I downloaded high-res files and...

My best player is my Audio Research Ref CD9. 

The Reference CD9 incorporates four digital inputs: Asynchronous USB 2.0HS, AES/EBU, RCA, and Toslink. All inputs handle 24 bit / 192k resolution.

I recently downloaded a few albums in FLAC and WAV files that I would really like to play via the CD9.

But how? 

Try 1. I purchased some 700MB TDK CDR, with a view to burning the tracks onto the discs to become standard cd's.

But, as you know, traditional cd players, esp this one, ONLY play Redbook cd's. And the files of these cd's are .CDDA. So I started to convert the files using an online service and it delivered me a .cdda file. All good, I guess.

Then I went to 'test it' by trying to play the single .cdda track I had back on my Mac. Nothing would play it. Nothing. Not VLC, Not Apple Music. Nutz. Test 1. Fail.

Probably, I need to convert whatever the CDR will hold, probably 18-20 tracks and then burn them onto the CDR, run over and insert into the cd9 in the living room, and push play...

Now I am thoroughly sick of thinking about what will it take to play these great tracks through the CD9.

As far as the digital inputs in the CD9, the only media player I have right now is a spare Apple Macbook Air that I could probably use. I have a nice USB cable... but the MBA is not an ideal and potentially noisy digital player. It is what it is... I also have an Apple 4K tv not in use, if that helps?

Does anyone have any thoughts about driving this pursuit to completion? Especially how this can become a longer term solution for all my digital files to play through this analog (and DAC) CD9 unit? 

The options seem endless yet the experience is also start-less! Oh, I do have my LG tv optical connected to the CD9 to play Tidal, not too badly.  




Quick fix is to use your Mac Book but your CD9 will operate on WAV or FLAC. I don't know if Apple can play WAV and FLAC, it uses AIFF and ALAC.

Maybe you need a Windows emulator?

Long term solution is to get a server/streamer something like an Aurender N200 or similar and use your CD9 as a DAC. Then you can play Hi-Rez WAV, FLAC and DSD via DOP.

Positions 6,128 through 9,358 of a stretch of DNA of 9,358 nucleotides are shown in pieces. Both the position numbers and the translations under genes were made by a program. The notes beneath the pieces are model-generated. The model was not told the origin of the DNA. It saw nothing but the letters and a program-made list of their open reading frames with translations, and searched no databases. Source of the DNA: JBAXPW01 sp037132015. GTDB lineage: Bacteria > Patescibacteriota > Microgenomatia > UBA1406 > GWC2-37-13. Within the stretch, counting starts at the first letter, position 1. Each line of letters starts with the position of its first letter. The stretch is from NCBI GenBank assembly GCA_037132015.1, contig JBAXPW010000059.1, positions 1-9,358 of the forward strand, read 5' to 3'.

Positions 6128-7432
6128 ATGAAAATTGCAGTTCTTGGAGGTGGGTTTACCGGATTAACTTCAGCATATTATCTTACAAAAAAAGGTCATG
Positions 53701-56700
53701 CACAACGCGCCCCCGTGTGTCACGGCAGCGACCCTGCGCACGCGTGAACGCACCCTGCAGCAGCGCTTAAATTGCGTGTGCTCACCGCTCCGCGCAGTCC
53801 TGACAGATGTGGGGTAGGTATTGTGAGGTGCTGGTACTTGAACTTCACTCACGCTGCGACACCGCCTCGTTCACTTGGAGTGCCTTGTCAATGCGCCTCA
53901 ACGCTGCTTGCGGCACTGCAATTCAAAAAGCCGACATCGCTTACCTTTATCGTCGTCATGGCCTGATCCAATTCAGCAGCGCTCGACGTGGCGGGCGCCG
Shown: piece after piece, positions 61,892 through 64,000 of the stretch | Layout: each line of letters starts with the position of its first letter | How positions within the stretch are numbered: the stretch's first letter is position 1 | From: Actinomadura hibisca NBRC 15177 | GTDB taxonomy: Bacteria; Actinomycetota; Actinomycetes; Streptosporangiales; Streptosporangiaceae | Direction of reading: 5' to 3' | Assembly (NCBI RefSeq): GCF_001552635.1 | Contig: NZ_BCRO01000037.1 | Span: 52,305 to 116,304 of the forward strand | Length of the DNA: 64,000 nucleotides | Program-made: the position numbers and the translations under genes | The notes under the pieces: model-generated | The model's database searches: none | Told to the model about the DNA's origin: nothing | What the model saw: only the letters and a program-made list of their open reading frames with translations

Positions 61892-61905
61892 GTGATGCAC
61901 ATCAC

Review here may help: https://6moons.com/audioreviews/arc5/1.html

It can be very frustrating because you have to make sure the type of files that you want to play are compatible with both your player and your DAC. One additional variable is the hand off between the DAC and the player if they are separates.

The CDR experiment was doomed from the start for the reasons that you cited. Most people will play these files from a flash drive or some other hard drive. I also tried using a spare MBA from circa 2009 and it didn’t end well. Macs can be made to play FLAC but it’s a lot of work and you are better off using an Apple Format, another hassle, and the MBA just isn’t a high end player. It also tended to stop playing when an email would come in.  A program like Audirvana Plus might solve all of these issues, but it needs a fair amount of computer processing power to work well, and my MBA used to get hung up a lot

@lordmelton hit the nail on the head. Life will be easier if you get a streamer, one that can handle external storage such as a flash drive, and that can handle various resolutions. You could get one without a DAC if it has outputs that are compatible with your DAC. Something from the iFi lineup will probably fit the bill for a few hundred dollars. Obviously try to do a home audition or get a return policy that will allow for the possibility that the player and the DAC don’t play nice

I have been looking to create digital files from my purchased cds and store away the originals.

Since I do not have the time, nor the patience, to run around finding the “best” way of doing that on site, I have been lately looking into services that do that for you into flac or wav.. (probably would do wav and I have a NAS and hundreds of cds.) such as :


Has anyone had any experience with this type of business?

I own a ARC CD9SE which I use as my DAC… the best sounding DAC I have heard by the way.

The device you play them from (streamer) will have more to do about the sound than the format in most cases.

You need a streamer. I recommend an Aurender. You can put them on the internal storage or play them from NAS, or attach a USB drive to it.

I have experimented in my system and the same recording sounds exactly the same from a CD, from the streamer storage, NAS, or from Qobuz streaming service (this is a function of my top notch streamer). FLAC sounds better than WAV. The most important thing is the streamer. PCs do not make great streamers. Single purpose streamers sound the best… the higher level ones sound much better. My Aurender sounds as good as my high end vinyl side.

My systems are shown under my USERID.

As others have said a good streamer is your easiest/best solution, and if you don’t already have Qobuz I’d highly recommend getting it as for $13/month you’ll have access to tons of music — a lot of it in hi res — and likely never deal with downloading and conflicting formats ever again.  Life’s too short.